My husband graduated just before Brayden turned 1 and we worked his bedtime to 8:30 PM, then soon after 7:30 PM. By then my husband was home by 4:30 PM each day and time could be spent together before bedtime. Once our schedule worked to move his bedtime to what was ideal for him, we did it.
But the beauty of the schedule was that I could make it so he saw his dad each day and had a predictable life. We made the schedule work for us.
Read: Tricks for Getting Baby on a Consistent Schedule
Letting your schedule serve you might look like arranging your schedule around school schedules or sports practices. It might mean you do not worry when you need to adjust or mess up baby’s schedule for that Christmas party. It might mean you skip that nap at home so your toddler can get out of the house on that first beautiful day of spring. It might mean you hold your newborn through that nap because you just want to savor that moment.
Other times, it will mean you go to that party a little late because you know your baby can’t handle missing her nap that day. It will mean you arrange a carpool so you can let bedtime happen on time for your other kiddos. That schedule has taught you the needs of your kids and you let that serve you well as you make decisions that are best for your kids.
My best advice to you for successfully using a schedule would be to continue on the best you can and don’t worry about whether or not things are going exactly by the book. Always let your wisdom and experience guide your decisions, not the schedule and not the pressure from others to ignore the schedule.
Do the best you can, but just sit back and relax. That is what I eventually did with Brayden. I just said, oh well. This is how it is, I am going to just accept it. I was much happier about it then.
I have maintained that outlook and it makes things much less stressful. I thought things through and tried to get my baby to do what she should, but I don’t sweat it.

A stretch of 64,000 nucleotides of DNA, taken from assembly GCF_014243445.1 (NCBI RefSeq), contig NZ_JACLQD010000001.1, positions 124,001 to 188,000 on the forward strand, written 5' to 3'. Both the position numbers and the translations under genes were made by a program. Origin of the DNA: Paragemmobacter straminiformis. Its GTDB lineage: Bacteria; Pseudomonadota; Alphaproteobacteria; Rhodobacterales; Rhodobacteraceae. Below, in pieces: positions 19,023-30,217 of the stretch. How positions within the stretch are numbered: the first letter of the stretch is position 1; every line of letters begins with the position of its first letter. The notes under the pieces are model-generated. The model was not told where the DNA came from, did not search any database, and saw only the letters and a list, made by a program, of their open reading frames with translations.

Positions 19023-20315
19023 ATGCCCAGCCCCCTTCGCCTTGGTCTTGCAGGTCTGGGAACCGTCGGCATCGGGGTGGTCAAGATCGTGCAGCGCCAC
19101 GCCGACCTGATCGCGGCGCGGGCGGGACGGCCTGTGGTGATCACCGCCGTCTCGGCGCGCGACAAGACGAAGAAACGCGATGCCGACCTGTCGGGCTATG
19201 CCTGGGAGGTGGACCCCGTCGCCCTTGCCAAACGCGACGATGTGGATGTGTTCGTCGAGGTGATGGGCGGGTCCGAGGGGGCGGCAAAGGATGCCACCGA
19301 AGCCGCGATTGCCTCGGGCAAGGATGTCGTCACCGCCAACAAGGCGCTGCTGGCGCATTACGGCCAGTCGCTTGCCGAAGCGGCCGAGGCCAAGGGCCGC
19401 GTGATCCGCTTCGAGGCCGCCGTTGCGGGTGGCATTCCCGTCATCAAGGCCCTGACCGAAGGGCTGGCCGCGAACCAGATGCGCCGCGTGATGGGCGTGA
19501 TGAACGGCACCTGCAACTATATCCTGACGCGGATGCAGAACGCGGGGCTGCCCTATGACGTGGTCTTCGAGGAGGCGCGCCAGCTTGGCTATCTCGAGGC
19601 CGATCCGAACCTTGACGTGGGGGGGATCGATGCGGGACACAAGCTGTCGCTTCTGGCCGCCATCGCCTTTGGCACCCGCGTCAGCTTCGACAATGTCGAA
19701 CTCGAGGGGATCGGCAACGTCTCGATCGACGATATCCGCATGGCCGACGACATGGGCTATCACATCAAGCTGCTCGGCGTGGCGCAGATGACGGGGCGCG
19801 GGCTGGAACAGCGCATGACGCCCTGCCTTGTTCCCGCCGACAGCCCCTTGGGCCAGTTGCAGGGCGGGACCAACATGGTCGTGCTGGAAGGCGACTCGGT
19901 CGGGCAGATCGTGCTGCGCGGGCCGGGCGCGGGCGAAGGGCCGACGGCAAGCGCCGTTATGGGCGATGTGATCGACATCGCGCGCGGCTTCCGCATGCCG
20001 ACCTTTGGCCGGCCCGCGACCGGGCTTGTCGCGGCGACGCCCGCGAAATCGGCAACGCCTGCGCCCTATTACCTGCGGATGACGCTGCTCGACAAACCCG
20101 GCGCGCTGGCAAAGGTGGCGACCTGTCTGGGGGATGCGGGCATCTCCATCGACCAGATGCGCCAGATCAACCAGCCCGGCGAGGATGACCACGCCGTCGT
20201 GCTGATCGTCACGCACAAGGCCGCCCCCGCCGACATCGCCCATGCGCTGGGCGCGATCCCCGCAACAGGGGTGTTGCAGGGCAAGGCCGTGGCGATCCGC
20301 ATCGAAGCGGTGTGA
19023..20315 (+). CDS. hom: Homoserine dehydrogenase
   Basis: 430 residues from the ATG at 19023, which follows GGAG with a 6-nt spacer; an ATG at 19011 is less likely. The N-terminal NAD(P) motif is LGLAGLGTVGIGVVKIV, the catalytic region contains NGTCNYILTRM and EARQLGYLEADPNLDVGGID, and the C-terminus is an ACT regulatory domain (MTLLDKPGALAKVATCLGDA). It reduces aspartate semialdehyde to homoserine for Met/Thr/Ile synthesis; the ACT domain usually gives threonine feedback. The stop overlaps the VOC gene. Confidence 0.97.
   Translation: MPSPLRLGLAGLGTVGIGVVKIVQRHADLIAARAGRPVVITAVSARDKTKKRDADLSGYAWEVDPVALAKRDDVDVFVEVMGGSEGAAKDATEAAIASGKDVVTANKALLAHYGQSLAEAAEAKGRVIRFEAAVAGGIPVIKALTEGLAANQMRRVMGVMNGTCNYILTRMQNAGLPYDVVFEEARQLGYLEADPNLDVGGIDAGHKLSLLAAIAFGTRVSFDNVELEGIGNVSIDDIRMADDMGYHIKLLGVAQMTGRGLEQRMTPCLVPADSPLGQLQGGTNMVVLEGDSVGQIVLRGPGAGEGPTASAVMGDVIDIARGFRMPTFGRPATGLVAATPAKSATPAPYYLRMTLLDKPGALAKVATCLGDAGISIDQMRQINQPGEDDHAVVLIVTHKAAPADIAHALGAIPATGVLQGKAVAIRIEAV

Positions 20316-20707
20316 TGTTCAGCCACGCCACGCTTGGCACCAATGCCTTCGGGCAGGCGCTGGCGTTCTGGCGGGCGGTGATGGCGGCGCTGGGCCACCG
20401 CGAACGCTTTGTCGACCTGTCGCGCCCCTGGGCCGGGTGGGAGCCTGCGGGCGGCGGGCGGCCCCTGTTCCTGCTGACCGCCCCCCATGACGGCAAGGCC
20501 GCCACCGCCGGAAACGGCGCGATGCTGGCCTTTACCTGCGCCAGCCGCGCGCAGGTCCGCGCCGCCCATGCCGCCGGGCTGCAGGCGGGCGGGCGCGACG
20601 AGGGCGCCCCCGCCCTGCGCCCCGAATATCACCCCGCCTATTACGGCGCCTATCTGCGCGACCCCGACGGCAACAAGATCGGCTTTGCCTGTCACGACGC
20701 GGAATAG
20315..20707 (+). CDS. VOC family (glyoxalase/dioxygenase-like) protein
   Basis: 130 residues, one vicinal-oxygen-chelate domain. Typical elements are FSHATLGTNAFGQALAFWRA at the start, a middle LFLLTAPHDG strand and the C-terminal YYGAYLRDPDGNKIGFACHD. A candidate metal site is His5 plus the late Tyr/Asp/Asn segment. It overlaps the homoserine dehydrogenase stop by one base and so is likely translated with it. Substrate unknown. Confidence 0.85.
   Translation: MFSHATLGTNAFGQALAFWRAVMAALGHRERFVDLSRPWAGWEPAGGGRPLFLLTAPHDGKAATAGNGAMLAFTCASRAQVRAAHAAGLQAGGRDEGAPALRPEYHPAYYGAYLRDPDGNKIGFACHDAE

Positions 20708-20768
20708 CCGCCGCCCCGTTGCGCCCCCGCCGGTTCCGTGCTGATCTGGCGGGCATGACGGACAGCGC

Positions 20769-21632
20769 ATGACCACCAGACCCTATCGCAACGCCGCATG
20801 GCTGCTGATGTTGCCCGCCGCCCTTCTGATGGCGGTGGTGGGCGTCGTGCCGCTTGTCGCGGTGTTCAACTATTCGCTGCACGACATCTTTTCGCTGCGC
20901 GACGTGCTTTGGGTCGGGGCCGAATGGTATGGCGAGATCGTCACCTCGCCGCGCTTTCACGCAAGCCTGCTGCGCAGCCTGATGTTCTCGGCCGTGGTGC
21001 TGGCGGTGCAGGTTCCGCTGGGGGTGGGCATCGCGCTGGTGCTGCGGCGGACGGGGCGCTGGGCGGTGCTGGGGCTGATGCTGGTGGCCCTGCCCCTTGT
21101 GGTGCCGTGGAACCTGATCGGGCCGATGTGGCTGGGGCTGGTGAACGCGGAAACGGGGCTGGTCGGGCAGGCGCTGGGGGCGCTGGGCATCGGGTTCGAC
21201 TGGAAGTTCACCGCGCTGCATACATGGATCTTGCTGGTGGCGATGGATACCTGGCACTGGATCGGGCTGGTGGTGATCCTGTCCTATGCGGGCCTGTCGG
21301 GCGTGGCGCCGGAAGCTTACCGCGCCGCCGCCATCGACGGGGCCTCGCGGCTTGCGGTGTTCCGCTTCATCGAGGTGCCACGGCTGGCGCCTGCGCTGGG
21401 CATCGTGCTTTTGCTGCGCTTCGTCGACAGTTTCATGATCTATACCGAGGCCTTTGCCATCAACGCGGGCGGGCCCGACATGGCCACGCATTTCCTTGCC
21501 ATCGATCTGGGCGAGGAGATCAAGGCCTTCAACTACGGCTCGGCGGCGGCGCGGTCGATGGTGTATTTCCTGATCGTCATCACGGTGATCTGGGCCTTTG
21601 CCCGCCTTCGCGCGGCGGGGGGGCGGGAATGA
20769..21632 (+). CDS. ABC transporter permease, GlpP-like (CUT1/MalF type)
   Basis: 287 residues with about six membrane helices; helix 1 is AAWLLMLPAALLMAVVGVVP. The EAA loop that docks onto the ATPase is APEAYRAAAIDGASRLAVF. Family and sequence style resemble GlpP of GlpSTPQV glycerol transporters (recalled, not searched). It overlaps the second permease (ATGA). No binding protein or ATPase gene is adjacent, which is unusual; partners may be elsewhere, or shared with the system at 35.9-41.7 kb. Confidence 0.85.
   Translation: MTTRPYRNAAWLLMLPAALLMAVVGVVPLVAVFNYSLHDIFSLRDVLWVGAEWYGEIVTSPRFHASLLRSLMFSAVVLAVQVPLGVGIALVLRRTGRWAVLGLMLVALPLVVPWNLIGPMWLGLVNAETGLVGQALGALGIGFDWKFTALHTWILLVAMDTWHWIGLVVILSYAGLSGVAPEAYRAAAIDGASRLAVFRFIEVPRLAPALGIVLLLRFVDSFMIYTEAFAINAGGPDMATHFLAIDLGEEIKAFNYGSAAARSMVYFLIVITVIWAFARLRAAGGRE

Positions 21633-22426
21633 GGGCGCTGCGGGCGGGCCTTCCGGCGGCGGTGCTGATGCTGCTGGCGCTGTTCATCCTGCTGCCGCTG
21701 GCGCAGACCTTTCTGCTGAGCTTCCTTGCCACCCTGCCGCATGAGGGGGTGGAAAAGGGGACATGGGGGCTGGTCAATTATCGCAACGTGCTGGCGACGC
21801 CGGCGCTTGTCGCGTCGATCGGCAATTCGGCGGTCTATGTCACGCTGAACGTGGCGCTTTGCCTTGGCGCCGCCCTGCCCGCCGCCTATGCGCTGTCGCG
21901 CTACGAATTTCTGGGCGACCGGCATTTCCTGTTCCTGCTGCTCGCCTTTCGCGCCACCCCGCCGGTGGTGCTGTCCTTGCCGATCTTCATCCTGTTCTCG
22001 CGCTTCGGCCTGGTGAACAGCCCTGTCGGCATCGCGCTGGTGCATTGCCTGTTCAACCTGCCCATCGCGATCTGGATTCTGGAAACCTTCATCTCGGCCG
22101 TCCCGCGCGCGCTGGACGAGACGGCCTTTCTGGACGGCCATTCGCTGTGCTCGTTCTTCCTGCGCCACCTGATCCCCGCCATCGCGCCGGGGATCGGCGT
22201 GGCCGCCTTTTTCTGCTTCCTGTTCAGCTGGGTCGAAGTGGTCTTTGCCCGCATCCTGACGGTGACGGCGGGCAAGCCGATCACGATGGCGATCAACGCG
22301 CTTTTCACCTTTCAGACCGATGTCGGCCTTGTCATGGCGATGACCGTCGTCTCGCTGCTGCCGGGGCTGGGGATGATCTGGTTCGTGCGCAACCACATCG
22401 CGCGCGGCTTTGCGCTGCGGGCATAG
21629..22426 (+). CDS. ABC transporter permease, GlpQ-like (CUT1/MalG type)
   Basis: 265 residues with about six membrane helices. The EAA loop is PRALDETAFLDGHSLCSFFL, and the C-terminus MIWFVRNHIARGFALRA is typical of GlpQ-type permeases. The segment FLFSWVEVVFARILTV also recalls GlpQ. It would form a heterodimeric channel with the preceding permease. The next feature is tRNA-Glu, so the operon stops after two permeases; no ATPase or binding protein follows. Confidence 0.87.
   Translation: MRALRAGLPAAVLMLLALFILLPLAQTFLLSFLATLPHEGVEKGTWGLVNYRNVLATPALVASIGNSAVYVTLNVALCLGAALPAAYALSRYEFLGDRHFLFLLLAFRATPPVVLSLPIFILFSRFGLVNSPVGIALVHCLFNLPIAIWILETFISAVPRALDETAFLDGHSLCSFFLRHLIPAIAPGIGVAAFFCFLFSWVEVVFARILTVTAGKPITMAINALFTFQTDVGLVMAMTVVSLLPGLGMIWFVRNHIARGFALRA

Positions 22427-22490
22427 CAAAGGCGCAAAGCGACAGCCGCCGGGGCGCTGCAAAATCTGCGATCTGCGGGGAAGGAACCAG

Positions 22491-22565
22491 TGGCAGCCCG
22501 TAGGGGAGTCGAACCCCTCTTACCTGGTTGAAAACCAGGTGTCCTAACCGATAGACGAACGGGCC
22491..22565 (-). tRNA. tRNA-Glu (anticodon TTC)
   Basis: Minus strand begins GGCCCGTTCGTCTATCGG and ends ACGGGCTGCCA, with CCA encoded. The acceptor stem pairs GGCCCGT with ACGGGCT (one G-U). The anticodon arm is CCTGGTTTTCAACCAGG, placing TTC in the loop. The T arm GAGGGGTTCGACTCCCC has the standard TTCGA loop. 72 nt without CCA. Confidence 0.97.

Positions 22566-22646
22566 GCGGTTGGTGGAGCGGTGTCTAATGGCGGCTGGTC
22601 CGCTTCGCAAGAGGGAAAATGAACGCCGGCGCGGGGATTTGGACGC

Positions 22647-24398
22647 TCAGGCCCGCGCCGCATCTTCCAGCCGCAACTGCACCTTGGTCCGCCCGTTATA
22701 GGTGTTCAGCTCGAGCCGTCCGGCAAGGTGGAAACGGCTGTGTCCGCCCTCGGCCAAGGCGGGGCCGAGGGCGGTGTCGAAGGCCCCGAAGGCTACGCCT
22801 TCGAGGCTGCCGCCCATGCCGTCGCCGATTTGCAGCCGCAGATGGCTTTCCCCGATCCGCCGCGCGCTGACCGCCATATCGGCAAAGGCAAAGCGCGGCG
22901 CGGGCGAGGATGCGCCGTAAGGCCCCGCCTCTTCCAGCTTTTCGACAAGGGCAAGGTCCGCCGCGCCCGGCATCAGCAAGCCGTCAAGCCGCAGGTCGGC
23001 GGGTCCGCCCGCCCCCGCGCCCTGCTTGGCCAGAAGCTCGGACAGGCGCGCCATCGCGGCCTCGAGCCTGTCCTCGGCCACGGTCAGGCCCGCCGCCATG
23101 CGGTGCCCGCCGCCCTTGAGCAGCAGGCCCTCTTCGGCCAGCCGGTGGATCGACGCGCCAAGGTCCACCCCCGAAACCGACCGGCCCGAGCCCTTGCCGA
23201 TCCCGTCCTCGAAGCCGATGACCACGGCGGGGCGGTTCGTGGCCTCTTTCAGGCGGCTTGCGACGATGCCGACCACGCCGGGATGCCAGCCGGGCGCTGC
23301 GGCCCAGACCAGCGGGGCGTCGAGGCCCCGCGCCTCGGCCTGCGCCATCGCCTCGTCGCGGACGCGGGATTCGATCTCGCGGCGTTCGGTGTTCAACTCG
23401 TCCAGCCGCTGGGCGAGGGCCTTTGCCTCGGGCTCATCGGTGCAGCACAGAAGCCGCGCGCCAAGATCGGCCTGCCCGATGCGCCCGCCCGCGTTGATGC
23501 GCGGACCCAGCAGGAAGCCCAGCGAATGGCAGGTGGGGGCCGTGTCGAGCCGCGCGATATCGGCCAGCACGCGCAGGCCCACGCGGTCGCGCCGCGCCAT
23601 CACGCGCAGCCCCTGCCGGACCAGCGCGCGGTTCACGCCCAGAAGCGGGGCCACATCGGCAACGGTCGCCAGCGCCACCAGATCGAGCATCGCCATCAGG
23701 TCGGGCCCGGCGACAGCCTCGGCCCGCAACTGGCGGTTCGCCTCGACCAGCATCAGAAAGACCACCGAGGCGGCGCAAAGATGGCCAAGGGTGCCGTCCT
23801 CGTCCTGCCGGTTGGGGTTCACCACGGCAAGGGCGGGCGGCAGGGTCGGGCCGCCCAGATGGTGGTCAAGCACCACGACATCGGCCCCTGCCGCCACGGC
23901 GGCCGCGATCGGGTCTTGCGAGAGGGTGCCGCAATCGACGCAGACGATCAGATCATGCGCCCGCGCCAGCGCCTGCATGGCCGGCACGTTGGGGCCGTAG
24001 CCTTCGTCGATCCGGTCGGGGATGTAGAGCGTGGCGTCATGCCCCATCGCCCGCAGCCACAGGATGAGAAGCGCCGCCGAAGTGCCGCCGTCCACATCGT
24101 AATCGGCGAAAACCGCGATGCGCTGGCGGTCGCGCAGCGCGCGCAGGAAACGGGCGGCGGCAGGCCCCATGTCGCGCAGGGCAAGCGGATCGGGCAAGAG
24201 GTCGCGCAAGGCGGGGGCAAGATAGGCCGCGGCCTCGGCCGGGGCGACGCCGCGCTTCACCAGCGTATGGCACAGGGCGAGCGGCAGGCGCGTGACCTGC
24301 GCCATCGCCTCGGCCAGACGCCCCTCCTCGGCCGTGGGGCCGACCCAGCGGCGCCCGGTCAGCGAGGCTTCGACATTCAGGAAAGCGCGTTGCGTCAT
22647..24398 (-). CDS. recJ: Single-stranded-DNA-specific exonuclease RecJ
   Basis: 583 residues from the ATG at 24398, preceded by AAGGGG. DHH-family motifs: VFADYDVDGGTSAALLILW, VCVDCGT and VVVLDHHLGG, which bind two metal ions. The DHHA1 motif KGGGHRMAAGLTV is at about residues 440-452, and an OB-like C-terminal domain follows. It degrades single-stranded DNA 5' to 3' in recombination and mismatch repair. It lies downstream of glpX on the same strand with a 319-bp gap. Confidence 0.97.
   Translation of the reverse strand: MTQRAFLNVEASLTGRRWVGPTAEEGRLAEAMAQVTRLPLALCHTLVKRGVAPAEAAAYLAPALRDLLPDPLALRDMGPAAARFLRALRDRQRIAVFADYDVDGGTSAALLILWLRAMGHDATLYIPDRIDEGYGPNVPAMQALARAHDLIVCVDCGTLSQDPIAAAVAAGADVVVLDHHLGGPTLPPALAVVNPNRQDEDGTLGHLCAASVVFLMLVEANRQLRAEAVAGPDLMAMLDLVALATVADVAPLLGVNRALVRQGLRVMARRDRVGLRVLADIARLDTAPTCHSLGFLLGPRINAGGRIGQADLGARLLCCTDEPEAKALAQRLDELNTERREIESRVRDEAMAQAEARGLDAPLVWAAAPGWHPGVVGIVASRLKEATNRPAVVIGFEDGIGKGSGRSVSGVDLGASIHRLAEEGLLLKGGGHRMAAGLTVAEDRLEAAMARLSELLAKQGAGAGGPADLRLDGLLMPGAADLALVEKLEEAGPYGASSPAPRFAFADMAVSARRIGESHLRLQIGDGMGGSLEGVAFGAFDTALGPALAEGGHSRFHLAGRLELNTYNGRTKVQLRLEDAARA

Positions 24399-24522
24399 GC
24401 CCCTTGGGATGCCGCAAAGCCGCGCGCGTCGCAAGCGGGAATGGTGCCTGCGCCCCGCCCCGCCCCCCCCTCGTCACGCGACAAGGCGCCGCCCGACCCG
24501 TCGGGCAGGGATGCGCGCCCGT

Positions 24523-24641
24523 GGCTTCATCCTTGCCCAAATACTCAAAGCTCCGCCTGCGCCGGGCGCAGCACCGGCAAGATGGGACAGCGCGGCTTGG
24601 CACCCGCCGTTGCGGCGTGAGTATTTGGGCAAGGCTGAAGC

Tell yourself “Oh well” when things go wrong. “He woke up early from a nap, oh well.” Yes, analyze the situation. Yes, troubleshoot. Try to solve the issue if it is persistent. But don’t stress–move on with your life. Life goes on!
Other Posts on Schedules and Flexibility
- How to Balance Multiple Schedules
- How To Go Out with Your Babywise Baby
- Things Not Working? Change Your Parenting Strategy
- In Action: Flexibility and Mistakes
- Follow up: In Action–Flexibility and Mistakes
Reader Schedule Questions
- Fortibus Marketing of Charleston, L.L.C said…
Quick Question. Do I have to feed my son right after he wakes up? Is there a reason BW implements this? Thanks, Dayna
March 2, 2008 12:43 PM
I can’t say for sure, here are my theories.1-The book says the cycle helps baby differentiate night from day. 2-It helps ensure baby takes a full feeding. For this reason, you really want to avoid feeding right before a nap.3-The book also says it helps baby to be more alert and happy during waketime. Baby is full and rested for waketime, so he can focus on learning–his basic needs are met.4-If they have taken a full nap, they are usually really hungry when they wake up.Those are my theories. I will see if I can get more clarification on that. Thanks!
March 2, 2008 9:42 PM
I passed your question on to Anne Marie Ezzo (Gary Ezzo’s wife), and here is what she had to say.She said my theories are all fine. However, depending on the age of your son, you may not need to feed him right after he wakes up. You can wait 10-15 minutes, if he will. Like I said earlier, a lot of babies wake up and are ready to eat right away, but if he is content to wait a few minutes, it will help teach him that the minute he wakes up he doesn’t necessarily need to eat. She said, ” I have shared with mom’s as their baby is on a good routine, got this nursing thing down, milk supply is great etc. and that usually is all in place between 4 – 6 weeks, that it’s probably a good idea to have a short space of time between getting baby up and sitting down to feed, so that baby isn’t ‘conditioned’ to think, as soon as I wake up I need to eat.”If you do that, you just need to make sure you count that as part of the wake time.She also said that she noticed your address is Charleston. If it is SC, there is an active ministry for moms if you want more connection and help. Hope that helps you!
March 3, 2008 9:46 AM
This question is the inspiration for the Eat/Wake/Sleep Cycle post